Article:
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Democratic presidential nominee Joe Biden plans to take control of the narrative quickly if he is declared the winner of his contest with President Donald Trump, according to a new report.
Biden’s advisers believe that in the contested 2000 election, Democrat Al Gore was not aggressive enough in countering former President George W. Bush’s claims of victory, according to Axios.
The Biden campaign indicated it plans to tune out anything Trump says, jump at any announcement from a news organization that the Democratic nominee has won, and assume that whatever data it has is correct.
Biden “will address the nation on Election Night in Wilmington, Delaware,” his campaign has said.
Biden campaign manager Jen O’Malley Dillon said even if all the votes have not been counted Tuesday night, the campaign will likely have “a very good sense of where we’re headed.”
“We’re not really concerned about what Donald Trump says,” O’Malley Dillon said. “We’re going to use our data, our understanding of where this is headed, and make sure that the vice president is addressing the American people.”
Trump indicated there will be probably legal challenges to the voting, and Biden has also amassed a legal team to duke it out in court after the polls close.
“[A]s soon as that election is over, we’re going in with our lawyers,” Trump told reporters Sunday in North Carolina.
Meanwhile, according to Axios, if Biden believes he has won, he will start making transition announcements.
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“That way, core aides won’t have to worry about their own jobs, but will immediately be able to get to work,” the outlet reported.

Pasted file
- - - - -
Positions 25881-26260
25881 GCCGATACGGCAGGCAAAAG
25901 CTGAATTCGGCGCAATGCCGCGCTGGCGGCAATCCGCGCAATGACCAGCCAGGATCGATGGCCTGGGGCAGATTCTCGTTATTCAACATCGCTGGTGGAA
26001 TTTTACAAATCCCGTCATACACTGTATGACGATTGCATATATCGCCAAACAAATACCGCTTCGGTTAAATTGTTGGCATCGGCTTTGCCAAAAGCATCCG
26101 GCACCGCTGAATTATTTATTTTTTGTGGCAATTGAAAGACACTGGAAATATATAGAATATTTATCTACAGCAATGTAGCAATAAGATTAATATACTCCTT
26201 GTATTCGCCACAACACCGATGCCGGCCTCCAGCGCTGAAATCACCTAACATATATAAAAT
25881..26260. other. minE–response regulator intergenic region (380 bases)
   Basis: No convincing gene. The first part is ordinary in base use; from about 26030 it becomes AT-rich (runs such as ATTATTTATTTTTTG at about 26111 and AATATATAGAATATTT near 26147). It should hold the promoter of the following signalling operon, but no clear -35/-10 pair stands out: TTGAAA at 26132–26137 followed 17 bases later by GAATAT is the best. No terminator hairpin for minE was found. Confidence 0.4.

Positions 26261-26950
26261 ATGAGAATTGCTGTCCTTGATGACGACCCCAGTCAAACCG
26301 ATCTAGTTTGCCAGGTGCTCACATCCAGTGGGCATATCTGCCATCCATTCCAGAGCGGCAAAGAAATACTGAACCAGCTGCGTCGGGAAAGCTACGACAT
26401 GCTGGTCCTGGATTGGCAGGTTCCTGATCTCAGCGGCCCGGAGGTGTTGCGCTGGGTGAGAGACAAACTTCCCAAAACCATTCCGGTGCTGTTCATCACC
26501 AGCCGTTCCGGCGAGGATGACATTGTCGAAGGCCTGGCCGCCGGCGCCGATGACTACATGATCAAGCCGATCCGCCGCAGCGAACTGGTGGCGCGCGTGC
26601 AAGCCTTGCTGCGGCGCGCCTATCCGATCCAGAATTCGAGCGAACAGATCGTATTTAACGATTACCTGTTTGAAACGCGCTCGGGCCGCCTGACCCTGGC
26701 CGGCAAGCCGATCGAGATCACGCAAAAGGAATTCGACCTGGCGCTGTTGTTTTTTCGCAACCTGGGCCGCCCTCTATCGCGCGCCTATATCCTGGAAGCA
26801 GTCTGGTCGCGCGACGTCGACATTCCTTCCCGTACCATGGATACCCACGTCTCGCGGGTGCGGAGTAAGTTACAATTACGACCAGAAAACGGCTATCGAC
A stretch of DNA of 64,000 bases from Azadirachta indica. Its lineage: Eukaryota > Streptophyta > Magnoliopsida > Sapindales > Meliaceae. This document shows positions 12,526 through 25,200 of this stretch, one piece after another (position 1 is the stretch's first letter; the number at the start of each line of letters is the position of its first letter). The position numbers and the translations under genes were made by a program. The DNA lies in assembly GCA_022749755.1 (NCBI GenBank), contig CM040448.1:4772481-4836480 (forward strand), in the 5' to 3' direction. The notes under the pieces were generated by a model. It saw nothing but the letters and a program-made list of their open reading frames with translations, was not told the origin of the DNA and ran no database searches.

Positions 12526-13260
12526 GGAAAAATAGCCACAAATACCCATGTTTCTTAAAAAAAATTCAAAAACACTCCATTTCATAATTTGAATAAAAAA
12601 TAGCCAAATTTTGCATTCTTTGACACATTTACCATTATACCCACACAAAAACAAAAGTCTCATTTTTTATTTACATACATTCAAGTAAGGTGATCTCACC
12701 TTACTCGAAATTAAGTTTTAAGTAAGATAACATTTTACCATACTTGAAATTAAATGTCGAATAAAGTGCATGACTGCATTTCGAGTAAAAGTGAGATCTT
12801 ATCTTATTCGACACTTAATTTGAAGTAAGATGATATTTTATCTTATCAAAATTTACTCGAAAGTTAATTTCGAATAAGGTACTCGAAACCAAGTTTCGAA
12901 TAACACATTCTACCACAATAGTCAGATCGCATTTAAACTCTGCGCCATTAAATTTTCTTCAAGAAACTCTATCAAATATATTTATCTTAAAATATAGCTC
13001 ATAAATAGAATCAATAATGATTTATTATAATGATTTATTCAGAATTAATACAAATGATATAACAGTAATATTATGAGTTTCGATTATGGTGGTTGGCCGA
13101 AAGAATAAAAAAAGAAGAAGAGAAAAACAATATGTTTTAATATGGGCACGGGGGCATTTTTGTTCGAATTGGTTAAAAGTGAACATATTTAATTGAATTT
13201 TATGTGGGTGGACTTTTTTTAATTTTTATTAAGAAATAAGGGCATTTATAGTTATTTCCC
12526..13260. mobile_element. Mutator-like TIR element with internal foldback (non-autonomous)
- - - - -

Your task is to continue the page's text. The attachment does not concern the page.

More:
Biden also has a stack of executive orders waiting to undo Trump’s work, and has plans to put his people in place throughout the vast federal bureaucracy.
Axios reported that Biden will not embrace the full progressive playbook, and is unlikely to immediately call for adding justices to the Supreme Court or seek to eliminate the Senate’s filibuster rule.
The extent to which Biden can move quickly will also be determined by the various Senate races. Republicans currently hold a 53-47 Senate majority. Democrats control the House.
However, some advise that when the voting is over, the real battle is just beginning.
“In a close election, especially this close presidential election, whatever side is down is going to try everything they possibly can,” Benjamin Ginsberg, an elections lawyer, told Politico.
In key states where the vote is expected to be close, lawyers have been preparing their battle plans.
“Having been in a close election before, you have to have the lawyers lined up,” former Republican North Carolina Gov. Pat McCrory told Politico. “Everybody should prepare for everything. They have no choice but to do that.”
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